Chip and Joanna Gaines, darlings of the HGTV network and its hit renovating show Fixer Upper, were slapped with a $40,000 fine from the Environmental Protection Agency (EPA) this week for conducting home renovations without proper lead paint protections.

Magnolia Waco Properties — the Gaines’ limited liability corporation — will also take steps to, “ensure compliance with lead-based paint regulations in future renovation projects, address lead-based paint hazards at high-risk homes in Waco, Texas, and educate the public to lead-based paint hazards and appropriate renovation procedures,” according to a release from the EPA.

“It’s important that consumers and contractors understand that improper home renovation can expose residents and workers to hazardous lead dust,” said Susan Bodine, the assistant administrator of the EPA’s Office of Enforcement and Compliance Assurance, in the release. “Through this settlement, Magnolia is putting in place safeguards to ensure the safety of its renovation work and making meaningful contributions toward the protection of children and vulnerable communities from exposure to lead-based paint.”

Fans of the show should be on the lookout for a brief video featuring Chip Gaines, which will educate viewers about renovating homes with contain lead-based paint. Many of the show’s viewers may also recall an episode of Fixer Upper — which is in its final season — that aired in March, where Gaines talked about testing a home for lead paint and discussed some of the precaution required by the EPA.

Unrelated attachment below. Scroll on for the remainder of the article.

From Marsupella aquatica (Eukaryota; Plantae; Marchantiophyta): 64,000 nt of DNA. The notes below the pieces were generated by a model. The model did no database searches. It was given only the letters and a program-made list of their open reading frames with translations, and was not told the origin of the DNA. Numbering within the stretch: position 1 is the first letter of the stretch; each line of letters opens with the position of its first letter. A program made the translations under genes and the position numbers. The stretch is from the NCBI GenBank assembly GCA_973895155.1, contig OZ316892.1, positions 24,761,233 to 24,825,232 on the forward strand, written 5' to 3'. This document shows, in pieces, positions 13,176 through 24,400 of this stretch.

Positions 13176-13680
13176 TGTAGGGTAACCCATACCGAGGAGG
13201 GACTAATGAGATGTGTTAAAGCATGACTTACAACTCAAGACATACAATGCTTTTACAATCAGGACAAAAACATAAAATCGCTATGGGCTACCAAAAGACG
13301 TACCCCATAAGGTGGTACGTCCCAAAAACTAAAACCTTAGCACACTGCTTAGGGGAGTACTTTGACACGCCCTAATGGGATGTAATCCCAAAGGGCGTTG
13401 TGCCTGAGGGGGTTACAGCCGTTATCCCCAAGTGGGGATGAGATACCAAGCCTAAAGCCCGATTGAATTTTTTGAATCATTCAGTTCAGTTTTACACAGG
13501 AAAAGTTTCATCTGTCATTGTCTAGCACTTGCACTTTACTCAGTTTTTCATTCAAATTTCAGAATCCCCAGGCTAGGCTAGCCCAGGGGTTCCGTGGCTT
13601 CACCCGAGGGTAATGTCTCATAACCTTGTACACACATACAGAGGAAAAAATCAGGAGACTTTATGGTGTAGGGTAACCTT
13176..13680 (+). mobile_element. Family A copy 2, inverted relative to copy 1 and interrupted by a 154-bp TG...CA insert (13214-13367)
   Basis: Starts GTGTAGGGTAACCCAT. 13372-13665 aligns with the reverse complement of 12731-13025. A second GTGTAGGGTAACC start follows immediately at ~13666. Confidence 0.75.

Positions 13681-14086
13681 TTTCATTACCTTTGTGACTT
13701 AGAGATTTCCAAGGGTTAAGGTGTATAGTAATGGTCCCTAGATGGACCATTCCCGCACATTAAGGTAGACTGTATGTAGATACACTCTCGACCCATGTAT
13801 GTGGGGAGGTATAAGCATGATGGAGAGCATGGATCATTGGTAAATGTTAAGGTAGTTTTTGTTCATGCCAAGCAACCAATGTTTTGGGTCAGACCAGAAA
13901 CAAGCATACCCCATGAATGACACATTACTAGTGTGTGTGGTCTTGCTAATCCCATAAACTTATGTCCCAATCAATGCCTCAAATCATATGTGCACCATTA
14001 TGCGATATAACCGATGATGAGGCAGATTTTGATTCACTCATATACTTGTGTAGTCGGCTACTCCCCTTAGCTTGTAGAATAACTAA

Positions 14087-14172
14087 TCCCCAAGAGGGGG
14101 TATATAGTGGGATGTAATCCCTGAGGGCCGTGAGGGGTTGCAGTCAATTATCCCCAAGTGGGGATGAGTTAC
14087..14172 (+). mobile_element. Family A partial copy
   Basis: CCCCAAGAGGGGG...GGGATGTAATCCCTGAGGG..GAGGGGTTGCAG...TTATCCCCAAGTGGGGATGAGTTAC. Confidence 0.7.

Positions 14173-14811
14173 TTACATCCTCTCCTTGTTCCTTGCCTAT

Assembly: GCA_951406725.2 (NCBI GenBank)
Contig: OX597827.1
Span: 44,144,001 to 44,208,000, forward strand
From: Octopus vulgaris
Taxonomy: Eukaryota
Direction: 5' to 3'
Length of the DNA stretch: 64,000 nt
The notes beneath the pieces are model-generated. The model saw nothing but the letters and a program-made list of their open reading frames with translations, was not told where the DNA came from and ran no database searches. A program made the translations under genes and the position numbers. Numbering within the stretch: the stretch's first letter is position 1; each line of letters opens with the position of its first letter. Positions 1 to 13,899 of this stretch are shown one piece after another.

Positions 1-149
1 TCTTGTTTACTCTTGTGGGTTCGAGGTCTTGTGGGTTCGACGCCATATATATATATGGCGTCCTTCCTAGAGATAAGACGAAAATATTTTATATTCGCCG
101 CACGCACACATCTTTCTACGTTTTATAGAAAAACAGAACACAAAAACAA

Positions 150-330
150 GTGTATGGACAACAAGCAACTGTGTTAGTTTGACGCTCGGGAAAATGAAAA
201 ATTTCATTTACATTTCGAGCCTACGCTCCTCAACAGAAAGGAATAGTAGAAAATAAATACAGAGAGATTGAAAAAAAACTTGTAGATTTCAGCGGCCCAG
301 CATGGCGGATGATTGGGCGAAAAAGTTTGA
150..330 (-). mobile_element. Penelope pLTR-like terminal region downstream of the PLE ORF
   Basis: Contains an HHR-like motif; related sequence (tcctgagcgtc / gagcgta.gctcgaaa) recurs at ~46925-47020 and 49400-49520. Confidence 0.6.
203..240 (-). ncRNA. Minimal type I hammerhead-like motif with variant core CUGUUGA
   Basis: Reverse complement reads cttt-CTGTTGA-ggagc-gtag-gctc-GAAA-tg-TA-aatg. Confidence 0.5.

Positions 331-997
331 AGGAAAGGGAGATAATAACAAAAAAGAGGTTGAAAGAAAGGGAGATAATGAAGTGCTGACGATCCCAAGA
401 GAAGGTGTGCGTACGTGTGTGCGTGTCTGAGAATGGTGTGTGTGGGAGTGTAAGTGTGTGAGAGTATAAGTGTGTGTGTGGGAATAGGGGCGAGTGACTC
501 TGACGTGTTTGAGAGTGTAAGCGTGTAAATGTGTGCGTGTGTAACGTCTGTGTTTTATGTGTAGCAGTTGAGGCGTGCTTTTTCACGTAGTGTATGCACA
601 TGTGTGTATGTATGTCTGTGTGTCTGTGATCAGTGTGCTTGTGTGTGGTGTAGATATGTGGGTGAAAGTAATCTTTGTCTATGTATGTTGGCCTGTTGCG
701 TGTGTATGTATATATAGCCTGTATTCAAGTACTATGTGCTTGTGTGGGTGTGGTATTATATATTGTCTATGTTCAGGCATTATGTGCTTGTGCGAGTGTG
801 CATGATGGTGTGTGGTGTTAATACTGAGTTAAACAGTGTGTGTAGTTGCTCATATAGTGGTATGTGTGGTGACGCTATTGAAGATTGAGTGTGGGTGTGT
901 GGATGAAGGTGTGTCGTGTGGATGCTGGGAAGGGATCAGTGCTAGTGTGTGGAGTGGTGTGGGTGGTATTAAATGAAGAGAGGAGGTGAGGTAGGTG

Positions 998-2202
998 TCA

Magnolia is also committing $160,000 to abate lead-based paint hazards in homes or child-occupied facilities in its home city of Waco, Texas. A significant number of the city’s homes were built before 1978, and one neighborhood has had a historically higher exposure to lead-based paint than state and national averages, according to the EPA.

The EPA first filed a complaint in November 2017 that alleged Magnolia did not comply with the Lead Renovation, Repair and Painting Rule – part of the 1976 Toxic Substances Control Act – in 33 of the homes it renovated and depicted in its show. The evidence they needed was right in the episodes. 

The allegations included: failing to obtain proper certifications covered by the rule; failure to provide homeowners with a pamphlet on lead-based paint hazards; failure to post signs to clearly define work area and failure to cover certain surfaces and floors with plastic sheets to capture falling paint chips.

By the EPA’s account, Magnolia immediately took steps to ensure compliance once it was contacted. The company obtained property certification and training for its staff to ensure future compliance with the rule.

Long-term exposure to lead paint can result in lead poisoning, according to information from the Mayo Clinic. Children under 6 years old are particularly susceptible and lead poisoning could lead to death.  

Email Patrick Kearns

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